The following excerpt is from The Shortest Way Home by Miriam Parker, published by Dutton, an imprint of Penguin Publishing Group, a division of Penguin Random House, LLC, and is reprinted here with permission. Copyright (c) 2018 by Miriam Parker.
The Shortest Way Home – excerpt
On the way back to town, I started chewing on the cuticles of my free hand. A nervous habit.
“You’re doing it,” Ethan said. He took my hand; usually that was a gentle gesture, but now it felt antagonistic. To be fair, my cuticle chewing drove Ethan crazy. I kept my hand in his for a few minutes, to appease him and also to quiet my mind, which was reeling.
“I know,” I said.
“I’m just trying—”
I gritted my teeth and walked in silence for a few minutes.
“Ugh,” I said. “I’m starving.”
“We might as well have lunch,” he said. “We’re a little late for our reservation, but I’m sure they’ll seat us.” It was after two p.m.
We were both hungry. Maybe that was it.
By the time we got to the restaurant, we were not really speaking. And before they could offer us a table, Ethan sat at the bar. He always did that when we were fighting. He preferred having serious conversations at bars rather than across tables. Maybe because it seemed less confrontational.
A kind older bartender with gray hair to his shoulders came over to greet us.
“I’m Reed,” he said. “I’ll be at your service today.” He gave us wet lavender-scented towels for our hands and put a big bowl of rolls in front of us.
“Hi, Reed,” I said, grabbing a roll from the basket. It was already in my mouth when I thanked him.
“Nice to meet you,” he said. “How do you like Sonoma?”
“We just had a wine tasting at Bellosguardo,” I said, well into my second roll. “It was beautiful and the wine was perfect.”
“So you’re ready for some sustenance,” he said. He presented us with menus. “I spent thirty years toiling away for the Chicago Public Schools, living in that frozen town, teaching children, and every night before I went to sleep, I told myself that one day I’d live in wine country and I would never use a snow shovel again. I used to come out here every summer and help out on farms and in restaurants. I even managed to buy a little piece of land that I would set up camp on for the summer. Solar shower and everything. Now I have a little cottage on that land that I built with my own two hands and I can walk to work. And that snow shovel? I turned it into a piece of art that hangs over my mantelpiece. Whenever I feel a little sad, I look at that shovel and think, ‘I’m living the dream.’ This is a special place; only a certain kind of person can live here.”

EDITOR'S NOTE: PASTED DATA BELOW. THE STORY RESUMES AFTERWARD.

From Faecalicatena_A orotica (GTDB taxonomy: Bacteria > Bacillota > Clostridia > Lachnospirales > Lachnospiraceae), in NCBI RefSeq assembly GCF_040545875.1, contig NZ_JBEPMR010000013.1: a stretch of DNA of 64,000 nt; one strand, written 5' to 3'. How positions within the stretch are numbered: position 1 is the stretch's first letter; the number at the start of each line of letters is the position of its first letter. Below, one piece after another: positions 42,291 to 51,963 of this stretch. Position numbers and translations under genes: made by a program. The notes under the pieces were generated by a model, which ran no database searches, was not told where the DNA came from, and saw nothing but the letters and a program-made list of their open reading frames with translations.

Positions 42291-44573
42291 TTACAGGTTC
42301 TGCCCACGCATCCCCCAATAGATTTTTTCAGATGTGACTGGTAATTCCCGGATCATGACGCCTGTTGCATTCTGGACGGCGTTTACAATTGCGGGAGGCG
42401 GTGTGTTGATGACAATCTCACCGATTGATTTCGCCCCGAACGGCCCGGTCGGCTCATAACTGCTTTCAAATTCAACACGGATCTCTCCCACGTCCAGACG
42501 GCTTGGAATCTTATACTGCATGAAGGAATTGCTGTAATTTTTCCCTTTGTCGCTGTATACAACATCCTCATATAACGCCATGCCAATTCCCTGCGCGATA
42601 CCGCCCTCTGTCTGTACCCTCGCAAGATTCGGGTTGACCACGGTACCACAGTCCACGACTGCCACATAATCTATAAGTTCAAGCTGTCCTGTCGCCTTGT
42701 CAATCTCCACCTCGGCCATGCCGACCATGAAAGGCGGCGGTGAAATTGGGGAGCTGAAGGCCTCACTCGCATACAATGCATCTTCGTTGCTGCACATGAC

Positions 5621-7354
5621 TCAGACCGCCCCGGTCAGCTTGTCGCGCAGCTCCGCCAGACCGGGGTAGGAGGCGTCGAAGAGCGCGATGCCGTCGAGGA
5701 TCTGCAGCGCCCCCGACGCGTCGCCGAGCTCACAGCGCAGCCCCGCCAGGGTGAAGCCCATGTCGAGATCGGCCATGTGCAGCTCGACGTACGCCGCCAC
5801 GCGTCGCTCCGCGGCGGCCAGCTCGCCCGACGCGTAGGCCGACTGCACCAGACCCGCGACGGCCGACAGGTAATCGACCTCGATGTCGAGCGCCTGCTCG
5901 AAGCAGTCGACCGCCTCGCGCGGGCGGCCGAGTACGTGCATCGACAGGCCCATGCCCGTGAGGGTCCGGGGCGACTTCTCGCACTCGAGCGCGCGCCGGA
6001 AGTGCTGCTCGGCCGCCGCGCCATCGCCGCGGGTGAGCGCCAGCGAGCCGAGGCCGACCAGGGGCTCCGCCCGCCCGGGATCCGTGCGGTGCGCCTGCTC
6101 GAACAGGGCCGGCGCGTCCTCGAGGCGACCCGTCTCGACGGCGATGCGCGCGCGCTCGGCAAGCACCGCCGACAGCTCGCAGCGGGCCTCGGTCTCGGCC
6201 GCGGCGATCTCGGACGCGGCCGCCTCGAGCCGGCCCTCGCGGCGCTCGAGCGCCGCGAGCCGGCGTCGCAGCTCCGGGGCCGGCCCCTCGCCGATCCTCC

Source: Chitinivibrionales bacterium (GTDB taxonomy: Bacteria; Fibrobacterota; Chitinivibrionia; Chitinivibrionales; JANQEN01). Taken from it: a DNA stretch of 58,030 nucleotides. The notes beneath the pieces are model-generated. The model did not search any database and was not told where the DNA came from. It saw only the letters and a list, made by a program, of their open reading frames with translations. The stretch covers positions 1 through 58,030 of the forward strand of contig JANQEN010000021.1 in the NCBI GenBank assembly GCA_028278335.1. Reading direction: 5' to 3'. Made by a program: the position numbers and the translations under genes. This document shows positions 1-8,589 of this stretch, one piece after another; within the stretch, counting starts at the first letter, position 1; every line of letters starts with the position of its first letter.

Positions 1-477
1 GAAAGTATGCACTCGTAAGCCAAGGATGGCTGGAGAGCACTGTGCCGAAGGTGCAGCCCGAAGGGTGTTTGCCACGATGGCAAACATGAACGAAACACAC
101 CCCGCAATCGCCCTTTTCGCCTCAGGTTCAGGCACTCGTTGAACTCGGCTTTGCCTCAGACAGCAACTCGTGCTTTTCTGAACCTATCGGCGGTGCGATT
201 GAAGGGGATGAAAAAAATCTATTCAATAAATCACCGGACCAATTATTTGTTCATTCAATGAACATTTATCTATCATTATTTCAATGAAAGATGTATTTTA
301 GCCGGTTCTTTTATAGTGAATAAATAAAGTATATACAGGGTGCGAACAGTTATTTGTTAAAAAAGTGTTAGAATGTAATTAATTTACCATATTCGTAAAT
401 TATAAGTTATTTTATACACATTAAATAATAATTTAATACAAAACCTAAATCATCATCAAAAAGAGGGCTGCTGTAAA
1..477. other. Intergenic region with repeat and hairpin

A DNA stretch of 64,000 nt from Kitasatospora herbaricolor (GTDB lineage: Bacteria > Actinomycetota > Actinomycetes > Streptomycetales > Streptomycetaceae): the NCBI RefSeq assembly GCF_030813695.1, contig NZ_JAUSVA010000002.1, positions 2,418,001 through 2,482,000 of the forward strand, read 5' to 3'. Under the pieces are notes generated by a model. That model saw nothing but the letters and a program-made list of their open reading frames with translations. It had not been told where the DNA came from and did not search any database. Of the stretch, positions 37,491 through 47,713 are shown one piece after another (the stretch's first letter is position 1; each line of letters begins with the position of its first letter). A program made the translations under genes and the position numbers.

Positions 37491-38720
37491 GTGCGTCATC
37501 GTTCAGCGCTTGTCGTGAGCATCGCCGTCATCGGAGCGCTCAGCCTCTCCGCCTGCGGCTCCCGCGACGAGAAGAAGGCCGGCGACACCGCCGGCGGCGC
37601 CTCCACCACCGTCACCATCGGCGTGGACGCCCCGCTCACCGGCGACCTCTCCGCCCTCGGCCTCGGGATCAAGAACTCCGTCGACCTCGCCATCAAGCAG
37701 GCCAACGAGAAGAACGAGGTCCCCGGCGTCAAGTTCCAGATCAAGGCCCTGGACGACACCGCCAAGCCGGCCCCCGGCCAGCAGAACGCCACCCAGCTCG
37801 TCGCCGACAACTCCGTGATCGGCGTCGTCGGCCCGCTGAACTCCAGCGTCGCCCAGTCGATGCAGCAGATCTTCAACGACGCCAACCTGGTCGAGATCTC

“What does that mean?” Ethan asked.
“You know, it’s just . . .” He gestured to the room. “It takes a certain kind of person.” Reed winked at me.
“I’m jealous that you get to live here,” I said. Ethan shot me a look.
We both glanced at the menu. I was too hungry to really make decisions. I was pretty sure Ethan had predecided what he was going to order based on TripAdvisor recommendations, but I hadn’t.
“Reed,” I said, “I’m going to need your help. What’s your favorite thing on the menu?”
“Well, I’m sure you’ve heard about the crème brûlée, but my favorite thing right now is the pasta in brown butter sauce. The menu changes every week, based on what’s available seasonally, but this is pretty special.”
“Sold,” I said. I looked at Ethan. “Do you want to share the pasta and something else? Maybe the duck breast?” Ethan hated sharing with me, but I always asked.
This time, he didn’t even have the courtesy to say no. He just said, “I’ll have the steak frites, medium well.”
“Medium well? Are you sure?” Reed asked.
“Medium well,” Ethan said.
Reed nodded and recorded the order. He then brought us each a glass of Pinot Noir and a bottle of water. We clinked glasses in silence. I wondered what Reed was thinking about us. It was a game that we played when we were in restaurants that I liked to call Unhappy Couple. We would judge each couple in the restaurant based on how they interacted with each other, if they smiled, if they talked (so many people didn’t even talk to each other in restaurants, I wondered why they went out at all), if he stood up when she went to the bathroom or returned. If they were courteous to the waitstaff. It made us feel like our relationship was the good one.